Last week I discussed the fact that combat posttraumatic stress disorder (PTSD) can be transmitted to children from their parents in cases where a parent suffers from combat PTSD. This intergenerational transmission of trauma, or secondary PTSD, can drastically impact a child’s behaviors. Symptoms of combat PTSD in children can range from hyperactivity to extreme withdrawal.
Effects of Combat PTSD in Children
The effects of combat PTSD in children vary depending on the symptoms experienced in the adult. Anxiety is certainly one of the most common symptoms and can be brought about through many of the symptoms experienced by the parent. For example, if a parent re-experiences the trauma, particularly to the point where it feels like it truly is happening again, this is accompanied by fear and anxiety that the child also feels. Children don’t understand what is happening and they may fear the parent cannot take care of them.
People with combat PTSD also tend to experience avoidance or “numbing” symptoms as they do not wish to re-experience the trauma. This often emotionally cuts them off from the child and the child may feel that the parent doesn’t care for him or her.
Hyperarousal symptoms, also common in people with combat PTSD, also affect children. Being on edge, angry, or aggressive much of the time can make a child fearful and wonder whether the parent loves him or her.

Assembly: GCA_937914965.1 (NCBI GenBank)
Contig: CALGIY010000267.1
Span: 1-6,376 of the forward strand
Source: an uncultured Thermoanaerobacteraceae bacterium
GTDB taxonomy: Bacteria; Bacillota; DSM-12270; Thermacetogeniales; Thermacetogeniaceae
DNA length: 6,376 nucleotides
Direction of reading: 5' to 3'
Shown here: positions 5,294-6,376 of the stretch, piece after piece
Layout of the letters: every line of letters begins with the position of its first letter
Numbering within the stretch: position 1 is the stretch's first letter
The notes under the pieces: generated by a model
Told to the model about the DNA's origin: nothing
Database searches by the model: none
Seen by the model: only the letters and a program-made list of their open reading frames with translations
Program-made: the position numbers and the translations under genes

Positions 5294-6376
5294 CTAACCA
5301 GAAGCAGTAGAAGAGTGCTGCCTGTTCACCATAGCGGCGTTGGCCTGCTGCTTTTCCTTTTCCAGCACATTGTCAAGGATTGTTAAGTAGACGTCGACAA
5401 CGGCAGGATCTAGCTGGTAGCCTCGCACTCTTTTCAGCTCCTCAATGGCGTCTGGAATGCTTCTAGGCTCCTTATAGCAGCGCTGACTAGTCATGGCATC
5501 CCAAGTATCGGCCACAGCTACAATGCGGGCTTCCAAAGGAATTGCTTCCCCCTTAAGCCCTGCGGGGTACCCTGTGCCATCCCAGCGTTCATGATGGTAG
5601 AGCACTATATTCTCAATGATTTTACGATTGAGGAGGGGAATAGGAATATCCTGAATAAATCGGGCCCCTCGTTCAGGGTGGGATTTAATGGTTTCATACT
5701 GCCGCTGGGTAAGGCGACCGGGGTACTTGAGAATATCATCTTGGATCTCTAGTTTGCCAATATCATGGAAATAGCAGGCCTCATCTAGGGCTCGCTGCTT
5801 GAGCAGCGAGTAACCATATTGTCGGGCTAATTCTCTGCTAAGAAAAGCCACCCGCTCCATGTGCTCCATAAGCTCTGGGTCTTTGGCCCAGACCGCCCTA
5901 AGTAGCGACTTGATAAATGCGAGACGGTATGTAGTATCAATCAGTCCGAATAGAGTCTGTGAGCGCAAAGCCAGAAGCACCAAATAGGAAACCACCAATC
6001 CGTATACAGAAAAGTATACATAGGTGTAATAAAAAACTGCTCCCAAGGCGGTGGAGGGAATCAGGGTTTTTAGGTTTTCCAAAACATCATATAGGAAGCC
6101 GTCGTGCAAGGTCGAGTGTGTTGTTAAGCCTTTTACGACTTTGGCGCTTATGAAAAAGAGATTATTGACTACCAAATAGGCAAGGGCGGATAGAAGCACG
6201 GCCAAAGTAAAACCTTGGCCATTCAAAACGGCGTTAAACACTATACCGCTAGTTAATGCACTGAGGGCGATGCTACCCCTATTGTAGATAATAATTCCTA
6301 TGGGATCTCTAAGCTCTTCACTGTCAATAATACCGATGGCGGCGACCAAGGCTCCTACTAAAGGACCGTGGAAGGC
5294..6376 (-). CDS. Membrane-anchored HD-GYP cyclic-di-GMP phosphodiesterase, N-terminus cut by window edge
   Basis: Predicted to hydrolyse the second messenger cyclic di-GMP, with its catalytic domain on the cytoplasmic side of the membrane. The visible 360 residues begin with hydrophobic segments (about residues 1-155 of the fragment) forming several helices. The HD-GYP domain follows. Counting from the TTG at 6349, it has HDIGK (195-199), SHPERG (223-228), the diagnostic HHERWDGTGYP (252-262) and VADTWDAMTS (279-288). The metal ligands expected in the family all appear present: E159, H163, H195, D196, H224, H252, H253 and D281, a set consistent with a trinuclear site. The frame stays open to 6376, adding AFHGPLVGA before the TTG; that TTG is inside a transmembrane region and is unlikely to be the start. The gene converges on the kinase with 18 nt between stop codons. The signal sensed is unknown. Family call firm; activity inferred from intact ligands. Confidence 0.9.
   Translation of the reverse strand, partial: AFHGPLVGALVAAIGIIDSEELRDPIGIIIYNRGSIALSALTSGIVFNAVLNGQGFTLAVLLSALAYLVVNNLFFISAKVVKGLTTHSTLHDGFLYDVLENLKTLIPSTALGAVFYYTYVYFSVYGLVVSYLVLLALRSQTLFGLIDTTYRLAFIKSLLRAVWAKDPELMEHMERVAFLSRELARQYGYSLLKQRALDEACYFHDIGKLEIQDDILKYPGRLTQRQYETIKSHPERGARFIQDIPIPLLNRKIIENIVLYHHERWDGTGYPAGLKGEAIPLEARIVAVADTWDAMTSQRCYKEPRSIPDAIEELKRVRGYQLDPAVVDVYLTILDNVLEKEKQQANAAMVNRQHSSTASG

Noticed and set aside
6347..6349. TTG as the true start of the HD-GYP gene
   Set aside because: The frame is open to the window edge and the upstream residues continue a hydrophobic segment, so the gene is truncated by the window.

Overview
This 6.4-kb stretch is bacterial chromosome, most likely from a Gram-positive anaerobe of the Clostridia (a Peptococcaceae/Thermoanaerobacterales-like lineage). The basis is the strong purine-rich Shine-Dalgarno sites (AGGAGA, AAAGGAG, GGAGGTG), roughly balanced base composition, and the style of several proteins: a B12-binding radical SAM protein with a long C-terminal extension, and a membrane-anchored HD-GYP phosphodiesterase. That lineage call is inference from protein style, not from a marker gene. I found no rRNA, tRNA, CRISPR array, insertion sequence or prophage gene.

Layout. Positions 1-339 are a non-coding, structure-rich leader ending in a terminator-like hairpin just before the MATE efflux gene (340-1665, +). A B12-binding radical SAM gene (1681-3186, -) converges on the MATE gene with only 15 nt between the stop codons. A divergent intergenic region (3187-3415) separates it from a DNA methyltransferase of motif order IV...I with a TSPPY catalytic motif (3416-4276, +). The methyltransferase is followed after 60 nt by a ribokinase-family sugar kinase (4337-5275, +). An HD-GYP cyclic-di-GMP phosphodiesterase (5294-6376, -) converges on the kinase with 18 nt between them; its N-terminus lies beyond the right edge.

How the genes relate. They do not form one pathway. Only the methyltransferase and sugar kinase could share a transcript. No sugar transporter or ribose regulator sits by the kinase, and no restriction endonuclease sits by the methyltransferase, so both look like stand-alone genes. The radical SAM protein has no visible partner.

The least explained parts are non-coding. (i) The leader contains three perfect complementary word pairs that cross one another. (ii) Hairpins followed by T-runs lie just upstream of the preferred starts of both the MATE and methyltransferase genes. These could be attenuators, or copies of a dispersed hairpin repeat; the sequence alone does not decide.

Symptoms of Combat PTSD in Children
These reactions in children are internal, however, and what the parents and other adults see is behavioral. Symptoms of combat PTSD in children can be seen, mistakenly, as a hyperactivity or conduct disorder or they may make the child appear to be withdrawn and a loner. And, not surprisingly, children often mirror the combat PTSD symptoms seen in their parent. For example, while most homes of veterans are not violent, of those that are, children are known to act out with violence as well.
- Behavioral problems
- Problems getting along with other children
- Sadness and anxiety
- Nightmares about the parent’s trauma
- Difficulty concentrating due to focus on problems in the home
Symptoms of Combat PTSD in Older Children
It’s important to remember that children of parents with combat PTSD do not jut “grow out” of these symptoms; the effects of combat PTSD can be seen in teens as well. Problem behaviors are common in teens where combat PTSD is in the home. Teens may have a more negative outlook towards the parent with combat PTSD and more negative attitudes towards school. Teens also may be more sad and anxious and less creative, according to one study. In short, it’s worth dealing with parental combat PTSD no matter what the age is of the child.
In the next article, I will discuss some of the ways that a parent with combat PTSD can fight the effects that it can have on his or her child.